In October 1989, an agreement was reached in al-Taif in Saudi Arabia, paving the way for an end to the civil war. The parties agreed partly on a reform of the political system and partly on the disarmament of the many militias that had emerged during the civil war. At the political level, the parties agreed on a redistribution of political power: the country’s parliament should in future consist of an equal number of Christian and Muslim representatives, and it was also agreed to limit the president’s powers. With Syrian support, in October 1990 he succeeded in defeating General Aoun (b. 1935), who in September 1988 had been installed as head of an interim government. Aoun had in 1989-90 tried in vain to do away with the Syrian military presence in the country.
In November 1989, the groups behind the Taif agreement elected René Mouawad as the new president. He was assassinated shortly after and Elias Harawi was elected as his successor. In May 1991, Harawi signed an agreement with Syria, which formally gave the country the right to intervene in Lebanese policy insofar as it had implications for Syrian security policy. Within a few years, the central government had regained control of the country, with the exception of the southern part, which was controlled by the South Lebanese Army, SLA, in close cooperation with Israel. Hezbollahsecured the right to continue the fight against Israel from the country’s other political groupings, and the movement established itself as part of the new political system in the country. The continued Syrian presence in the run-up to the 1992 and 1996 elections led to a partial Christian boycott. Under the leadership of Prime Minister Rafik Hariri, the central part of Beirut was rebuilt and an economic policy was launched based on the re-establishment of Beirut as a financial center for the region.
Hibzollah’s fight against Israel in 1993 and 1996 led to Israeli attacks on targets in Lebanon, sending hundreds of thousands fleeing the southern part of the country to the north. In May 2000, Hezbollah finally succeeded in pushing the SLA and Israel out of the southern part of the country, but Israel has maintained the occupation of a few villages (the Sheba area), which both Lebanon and Syria claim. In October 1998, General Émile Lahoud (b. 1936) was elected new President, and new parliamentary elections were held in 2000, this time with full Christian participation. This led to growing criticism of the Syrian presence, and in an attempt to address the criticism, in 2001 and 2002 Syria diminished and reorganized its forces in Lebanon. Troops in the Beirut area were withdrawn to the Bekaa Valley, but the Christian groups demanded from 2003 complete Syrian withdrawal.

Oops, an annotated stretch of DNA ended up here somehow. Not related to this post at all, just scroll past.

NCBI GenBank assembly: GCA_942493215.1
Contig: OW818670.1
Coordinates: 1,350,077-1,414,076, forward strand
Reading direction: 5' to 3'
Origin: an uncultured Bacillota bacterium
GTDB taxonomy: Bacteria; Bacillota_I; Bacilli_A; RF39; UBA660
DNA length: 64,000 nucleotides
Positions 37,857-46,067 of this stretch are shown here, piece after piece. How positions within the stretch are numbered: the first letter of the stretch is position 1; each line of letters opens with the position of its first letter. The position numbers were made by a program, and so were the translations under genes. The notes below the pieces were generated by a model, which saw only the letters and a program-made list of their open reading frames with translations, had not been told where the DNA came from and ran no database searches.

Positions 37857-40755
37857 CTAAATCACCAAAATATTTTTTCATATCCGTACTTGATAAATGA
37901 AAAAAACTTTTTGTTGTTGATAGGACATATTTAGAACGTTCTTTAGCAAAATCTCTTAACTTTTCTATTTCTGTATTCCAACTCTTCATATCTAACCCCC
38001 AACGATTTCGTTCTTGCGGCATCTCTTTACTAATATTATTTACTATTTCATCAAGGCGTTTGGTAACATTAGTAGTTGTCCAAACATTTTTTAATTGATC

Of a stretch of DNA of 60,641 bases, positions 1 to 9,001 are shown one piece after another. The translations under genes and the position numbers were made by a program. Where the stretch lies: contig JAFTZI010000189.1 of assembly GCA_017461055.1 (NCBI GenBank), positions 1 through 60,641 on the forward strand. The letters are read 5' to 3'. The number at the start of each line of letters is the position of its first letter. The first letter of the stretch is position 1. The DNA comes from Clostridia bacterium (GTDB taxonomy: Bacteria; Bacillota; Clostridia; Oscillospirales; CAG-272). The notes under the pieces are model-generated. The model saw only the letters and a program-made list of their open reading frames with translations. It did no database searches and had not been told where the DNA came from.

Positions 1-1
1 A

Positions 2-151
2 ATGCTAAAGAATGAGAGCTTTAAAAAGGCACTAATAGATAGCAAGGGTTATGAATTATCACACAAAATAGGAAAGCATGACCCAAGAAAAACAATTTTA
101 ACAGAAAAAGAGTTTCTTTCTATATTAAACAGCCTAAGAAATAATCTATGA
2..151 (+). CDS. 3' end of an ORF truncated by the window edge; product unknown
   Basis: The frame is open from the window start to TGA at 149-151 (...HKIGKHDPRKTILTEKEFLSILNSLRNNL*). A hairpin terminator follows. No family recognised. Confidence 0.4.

In September 2004, the UN Security Council adopted Resolution 1559, which, among other things, ordered all foreign troops to withdraw from Lebanon. In the late summer of 2004, former Prime Minister Rafik Hariri also joined those demanding the expulsion of Syria. Hariri was killed in an assassination attempt in February 2005. Following massive international pressure, Syria promised in March 2005 to withdraw the rest of its troops from Lebanon. A UN commission was set up in 2005 to uncover who was behind the attack on Hariri; the investigations have not given a definitive answer, but strong indications are that people associated with the Syrian security service were involved.
Following the May-June 2005 elections, Parliament was dominated by an anti-Syrian alliance; however, Hezbollah also received a ministerial post. In the summer of 2006, with bombings and invasions into Lebanon, Israel tried to weaken Hezbollah militarily. However, after the confrontation, which had high costs for Lebanon’s people and infrastructure, Hezbollah was strengthened due to its resistance to the Israeli forces. At the same time, by virtue of the close alliance between the religious regime in Iran and Hezbollah, this has strengthened the Iranian influence on the political situation in Lebanon.
Since November 2006, Lebanon has been in a political crisis in which the opposition, led by Hezbollah and the Christian Free Patriotic Movement, has staged widespread demonstrations against the government, demanding greater influence and early elections. In November 2007, the president, Syrian-oriented Émile Lahoud, stepped downback when his term of office expired. It was not until May 2008 that a new president, Michel Sleiman, was agreed. Prior to the election, the political situation had become increasingly tense, and Hezbollah managed to seize power in large parts of Beirut by force of arms. After negotiations between the parties in Doha, tensions eased somewhat, but relations between the various groupings in the country remain tense. In 2012, the year after the devastating civil war broke out in neighboring Syria, unrest broke out between Sunni Muslims and Alawites, and there are concerns about whether the war should spread to Lebanon. Lebanon has also received more than one million refugees from the Syrian civil war.